Boeing, AATD to Study UAV Challenges During Weapons Tests Aboard Unmanned Little Bird
ST. LOUIS, Feb. 17, 2005 -- When Boeing [NYSE: BA] begins testing weapons on its Unmanned Little Bird in the coming weeks, company engineers will be focused well beyond the aircraft's ability to launch ordnance.
The goal of a new $1.6 million joint program with the U.S. Army's Aviation Applied Technology Directorate (AATD) will be to further refine the requirements for safe and accurate unmanned aerial vehicle (UAV) weapons deployment.
"The Unmanned Little Bird is perfectly suited for doing high risk prototype testing to benefit future UAV systems," said Waldo Carmona, director/general manager of Advanced Army Systems for The Boeing Company. "The research will enhance the aircraft'ss ability to perform a wider range of missions suited for UAVs."
Data gathered during testing also will allow Boeing and AATD to better understand a variety of technical challenges associated with communicating with UAVs. Weapons being considered include the Hellfire and Advanced Precision Kill Weapon System missiles, and the GAU-19A gun.
The Unmanned Little Bird, a modified MD 530F helicopter, is a fully instrumented UAV test-bed aircraft. The unique air vehicle combines the advantages of a UAV with a combat-proven manned helicopter and qualified weapon systems that have been used effectively on Little Birds over the years.
Carmona said the Unmanned Little Bird demonstrates the unmatched advantages of combining a cost-effective, proven airframe with emerging manned-unmanned network-centric operations technologies for the 21st century.
"The Unmanned Little Bird would add a new dimension to the already-proven capabilities of Mission Enhanced Little Birds flown by the U.S. Army's Special Operations forces," Carmona said, noting that the aircraft could be configured to carry a variety of payloads.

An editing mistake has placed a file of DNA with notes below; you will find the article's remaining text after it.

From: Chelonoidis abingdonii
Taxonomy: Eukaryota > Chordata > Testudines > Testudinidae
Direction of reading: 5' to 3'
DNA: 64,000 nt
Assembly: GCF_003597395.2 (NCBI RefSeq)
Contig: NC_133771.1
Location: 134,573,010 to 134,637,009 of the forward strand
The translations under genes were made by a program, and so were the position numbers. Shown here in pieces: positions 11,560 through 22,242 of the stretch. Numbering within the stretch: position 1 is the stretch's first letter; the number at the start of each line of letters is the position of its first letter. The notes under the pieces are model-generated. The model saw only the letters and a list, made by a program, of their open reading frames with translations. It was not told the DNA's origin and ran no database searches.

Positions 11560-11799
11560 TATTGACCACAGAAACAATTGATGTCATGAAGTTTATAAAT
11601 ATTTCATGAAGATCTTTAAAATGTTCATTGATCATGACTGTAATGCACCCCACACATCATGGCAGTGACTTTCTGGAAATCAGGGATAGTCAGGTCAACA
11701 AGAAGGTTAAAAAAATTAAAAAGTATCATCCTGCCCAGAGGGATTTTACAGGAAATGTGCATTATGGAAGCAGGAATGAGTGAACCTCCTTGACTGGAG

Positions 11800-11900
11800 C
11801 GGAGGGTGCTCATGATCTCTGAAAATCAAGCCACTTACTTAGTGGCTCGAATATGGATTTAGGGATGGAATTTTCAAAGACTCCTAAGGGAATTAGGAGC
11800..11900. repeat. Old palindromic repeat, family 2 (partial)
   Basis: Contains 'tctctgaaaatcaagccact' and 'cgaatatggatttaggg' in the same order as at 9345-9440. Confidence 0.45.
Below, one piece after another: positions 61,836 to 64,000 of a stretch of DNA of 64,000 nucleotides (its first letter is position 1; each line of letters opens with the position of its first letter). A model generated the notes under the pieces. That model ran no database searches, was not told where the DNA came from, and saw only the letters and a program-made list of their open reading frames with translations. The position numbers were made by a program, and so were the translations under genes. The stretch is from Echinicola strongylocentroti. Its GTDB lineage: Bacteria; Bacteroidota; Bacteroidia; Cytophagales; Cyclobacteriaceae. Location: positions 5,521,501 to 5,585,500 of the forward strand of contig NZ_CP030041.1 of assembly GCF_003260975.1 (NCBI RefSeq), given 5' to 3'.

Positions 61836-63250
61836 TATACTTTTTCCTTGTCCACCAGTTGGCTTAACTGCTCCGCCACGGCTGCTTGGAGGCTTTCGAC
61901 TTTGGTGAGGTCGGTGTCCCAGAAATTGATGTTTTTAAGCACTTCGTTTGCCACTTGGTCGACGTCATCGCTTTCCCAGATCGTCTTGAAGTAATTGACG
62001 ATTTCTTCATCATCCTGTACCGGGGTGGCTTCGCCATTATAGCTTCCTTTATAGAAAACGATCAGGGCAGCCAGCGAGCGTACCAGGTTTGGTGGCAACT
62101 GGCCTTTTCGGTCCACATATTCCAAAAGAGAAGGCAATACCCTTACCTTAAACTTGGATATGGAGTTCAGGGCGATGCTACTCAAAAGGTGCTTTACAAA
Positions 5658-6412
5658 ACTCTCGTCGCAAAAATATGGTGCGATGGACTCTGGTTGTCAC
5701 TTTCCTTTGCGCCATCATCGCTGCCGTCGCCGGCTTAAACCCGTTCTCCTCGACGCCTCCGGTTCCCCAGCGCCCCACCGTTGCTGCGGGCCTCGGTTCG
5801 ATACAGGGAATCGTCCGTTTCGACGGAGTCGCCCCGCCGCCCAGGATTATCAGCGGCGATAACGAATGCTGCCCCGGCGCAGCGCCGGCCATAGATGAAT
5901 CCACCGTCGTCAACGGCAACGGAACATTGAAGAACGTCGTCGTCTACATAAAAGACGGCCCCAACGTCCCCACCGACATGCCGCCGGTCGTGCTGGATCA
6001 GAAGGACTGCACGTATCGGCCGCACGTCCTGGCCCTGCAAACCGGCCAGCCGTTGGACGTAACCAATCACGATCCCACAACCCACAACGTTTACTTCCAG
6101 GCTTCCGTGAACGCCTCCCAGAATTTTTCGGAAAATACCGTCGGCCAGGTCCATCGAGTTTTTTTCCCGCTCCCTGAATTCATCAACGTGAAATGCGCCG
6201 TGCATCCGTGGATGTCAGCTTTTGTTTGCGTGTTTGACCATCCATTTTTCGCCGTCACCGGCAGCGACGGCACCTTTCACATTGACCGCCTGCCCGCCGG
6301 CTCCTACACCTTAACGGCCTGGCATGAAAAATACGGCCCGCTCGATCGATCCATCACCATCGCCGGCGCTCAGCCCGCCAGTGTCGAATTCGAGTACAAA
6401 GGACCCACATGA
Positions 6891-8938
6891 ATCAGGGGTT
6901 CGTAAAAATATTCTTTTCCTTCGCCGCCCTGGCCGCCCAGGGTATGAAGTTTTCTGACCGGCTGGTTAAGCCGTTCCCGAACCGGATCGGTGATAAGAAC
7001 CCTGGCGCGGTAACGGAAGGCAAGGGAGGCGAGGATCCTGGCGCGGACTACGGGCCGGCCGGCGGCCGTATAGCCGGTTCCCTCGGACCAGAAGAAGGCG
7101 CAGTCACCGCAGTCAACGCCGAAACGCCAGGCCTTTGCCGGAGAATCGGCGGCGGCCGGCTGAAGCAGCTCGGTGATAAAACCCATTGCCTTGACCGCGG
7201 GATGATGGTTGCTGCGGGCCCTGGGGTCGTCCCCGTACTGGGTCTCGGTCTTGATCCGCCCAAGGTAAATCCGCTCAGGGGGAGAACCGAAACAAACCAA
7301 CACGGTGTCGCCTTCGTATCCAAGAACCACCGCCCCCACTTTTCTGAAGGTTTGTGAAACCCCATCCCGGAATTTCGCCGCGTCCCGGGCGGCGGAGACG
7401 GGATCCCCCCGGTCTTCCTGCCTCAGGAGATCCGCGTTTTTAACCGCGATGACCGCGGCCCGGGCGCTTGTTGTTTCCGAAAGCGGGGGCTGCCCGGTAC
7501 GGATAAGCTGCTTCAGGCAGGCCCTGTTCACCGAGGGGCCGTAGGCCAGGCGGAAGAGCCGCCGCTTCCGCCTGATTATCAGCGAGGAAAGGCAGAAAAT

The weapons-related testing is scheduled to be completed over the next several months. Boeing engineers expect this testing to also demonstrate the simple integration of existing qualified systems for Little Bird aircraft onto the UAV, which would also include auxiliary fuel tanks and sensors.
The Unmanned Little Bird is uniquely suited for precision re-supply; communications relay using large, heavy packages; airborne intelligence, surveillance and reconnaissance; downed pilot recovery, and weapons delivery.
The Boeing Unmanned Little Bird aircraft had flown nearly 100 hours as of January 2005. Flight testing began in September 2004. The prototype aircraft, which will continue to demonstrate unmanned capabilities in 2005, is validating the autonomous flight control system that could easily and cost-effectively be added to a manned aircraft.
A unit of The Boeing Company, Integrated Defense Systems is one of the world's largest space and defense businesses. Headquartered in St. Louis , Boeing Integrated Defense Systems is a $27 billion business. It provides network-centric system solutions to its global military, government and commercial customers. It is a leading provider of intelligence, surveillance and reconnaissance systems; the world's largest military aircraft manufacturer; the world's largest satellite manufacturer and a leading provider of space-based communications; the primary systems integrator for U.S. missile defense and Department of Home land Security; NASA's largest contractor; and a global leader in launch services.
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